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It’s amazing to me how many times teams get burned by signing huge free agent deals. It’s like they’re either not aware of what other teams are doing or they’re not paying attention. How’d that A-Rod to Rangers deal work out for the Rangers? Hamilton and Pujols to the Angels? Or when the entire National League All-Star team spent three months in a Marlins uniform? Robinson Cano is quality, but Marco Scutaro could’ve won the Mariners the AL West if F-Her, Iwakuma and Taijuan were hitting on all cylinders. Well, at least the Mariners didn’t need to give up anything but a crapton of a money. Cano went from re-signing with the Yanks to resigning to play with the Mariners (play on words points!). Can’t fault a guy for taking that kind of money. Shouldn’t be surprised either, I mean his mother’s maiden name is Mercedes. When it appeared like Cano was going to the Yanks, I gave him the projected line of 97/29/110/.310/4 and ranked him fifth overall in my rankings that I’m working on now that will be published in January. Now, I can’t see it. Not sure which way I’m re-shuffling my rankings, but his projections have to drop in Safeco, unless they move in the fences once again. I don’t like just looking at what a player did in away games at the stadium he will now call home. Just looking at what Cano did in Safeco for his career doesn’t tell the full story. He was facing the Mariners staff, and it was an away game. Players react differently to being on the road, especially cross country. With that said (reversal time!), in 40 games in Safeco, Cano had a line of 17/4/20/.309/2. Last year, Safeco played more neutral than it has in the past. Doubles and triples went up, homers and average sat pretty much where they were prior to the fences moving in. All of that info leads me to think what a fourth grader could’ve told you, Cano will remain a batting average plus but take a small hit in power. A small hit in power for a guy who doesn’t regularly top 30 homers isn’t great. The Mariners are now in play for every free agent so it might seem like his runs and RBIs won’t take as big of a hit, but remember what happened when Pujols and Hamilton were united in Anaheim or every All-Star landed in South Florida? Not a whole lot for their runs and RBIs. Even if the Mariners sign every other free agent, it doesn’t mean great things for Cano. I’ll say Cano will stay relatively neutral from last year because the Yankees weren’t good then either. So that brings me to Cano’s projected line of 84/26/105/.312/4. Not terrible, not quite what I hoped for in a rebound season in New York. As Simon and Garfunkel would tell you, this deal does prove Seattle loves Robinson more than you ever Cano. Anyway, here’s some more offseason moves for 2014 fantasy baseball:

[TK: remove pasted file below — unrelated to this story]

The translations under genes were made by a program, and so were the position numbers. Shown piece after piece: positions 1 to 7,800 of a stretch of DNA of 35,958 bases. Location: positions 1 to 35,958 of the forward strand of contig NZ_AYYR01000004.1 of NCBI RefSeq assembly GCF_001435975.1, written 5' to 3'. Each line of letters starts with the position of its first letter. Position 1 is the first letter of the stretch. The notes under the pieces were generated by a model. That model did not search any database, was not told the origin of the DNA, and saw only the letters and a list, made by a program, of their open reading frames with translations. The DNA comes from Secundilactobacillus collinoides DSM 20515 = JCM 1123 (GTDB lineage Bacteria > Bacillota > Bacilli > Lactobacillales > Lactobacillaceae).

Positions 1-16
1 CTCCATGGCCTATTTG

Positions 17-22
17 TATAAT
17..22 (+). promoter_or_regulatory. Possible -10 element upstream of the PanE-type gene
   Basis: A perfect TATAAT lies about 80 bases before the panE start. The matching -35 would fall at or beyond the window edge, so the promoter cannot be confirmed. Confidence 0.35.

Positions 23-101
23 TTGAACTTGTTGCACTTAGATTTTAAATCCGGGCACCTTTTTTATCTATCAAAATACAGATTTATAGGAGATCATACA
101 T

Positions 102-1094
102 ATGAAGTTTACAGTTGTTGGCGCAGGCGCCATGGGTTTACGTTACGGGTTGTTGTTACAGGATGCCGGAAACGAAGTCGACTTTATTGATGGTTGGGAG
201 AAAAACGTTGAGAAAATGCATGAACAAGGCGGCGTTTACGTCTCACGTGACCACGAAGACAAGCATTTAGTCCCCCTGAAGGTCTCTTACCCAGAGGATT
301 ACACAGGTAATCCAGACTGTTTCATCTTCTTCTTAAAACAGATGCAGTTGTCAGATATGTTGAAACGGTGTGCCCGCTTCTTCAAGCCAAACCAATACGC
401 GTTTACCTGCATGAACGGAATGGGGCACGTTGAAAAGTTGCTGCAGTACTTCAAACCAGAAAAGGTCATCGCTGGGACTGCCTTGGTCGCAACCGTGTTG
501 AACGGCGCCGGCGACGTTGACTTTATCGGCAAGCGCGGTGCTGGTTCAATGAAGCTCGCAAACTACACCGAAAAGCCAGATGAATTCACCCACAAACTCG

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I’ve been mentioning him here and there in the blurb sections of the roundups, but I can’t wait until Friday’s Buy, or until the offseason when I’m gonna gush over him in a sleeper post. I love Cody Asche. I love him for everything he is, and for everything he’s not. One thing he’s not is on many, if anyone’s radar. He’s not even owned in 1% of ESPN leagues, though once Matthew Berry picks him up on 24,000 of his teams that number will shoot up to 99% owned. Yesterday, Asche went 3-for-4, 3 RBIs and his 3rd homer in 28 games. Prorate that over a full season and he’s hitting 40 homers– Wait, I had my calculator to Chris Davis math. Okay, so it’s only about 15-20 homers, but he can also steal 10 bases and should hit around .290. He’s like a modern day Eric Hosmer, if Eric Hosmer weren’t already modern day. I remixing The Game for this Outkast and Asche’s to Asche’s, ah ha, don’t make me hush this fuss! Why do I love him for this year, but much more for 2014 fantasy baseball? The Phillies need to move towards the future, and Asche will have a starting job, and get drafted in the late 200′s in most mixed leagues, but have the upside of a 70/17/82/.285/10 player. Yes, I just gave you my first 2014 projection. Cody Asche, you make me excited, let’s cuddle. Anyway, here’s what else I saw yesterday in fantasy baseball:

Please, blog, may I have some more?

Through the first three months of the 2013 season, Nate McLouth was running the bases like a man possessed. 8 stolen bases in April. 9 stolen bases in May. Another 7 steals in June. Heading into July, he had already eclipsed his full season career high! Then it all came to a screeching halt. During the month of July, McLouth stole 1 base in 2 attempts. That’s insane. How do we go from a guy who looks like he will easily steal over 40 bags to a guy that we’re praying will get to 30 steals for the season. His average was just as good in July as it was in the previous months, so it’s not like he didn’t have any opportunities. So what gives? Why do some guys just suddenly stop stealing? If you think it’s that he was running a little over his head given his previous steals totals, you’d be right. If you think that it’s more an issue of opposing teams handling him differently, you’re also right. It’s both.

Please, blog, may I have some more?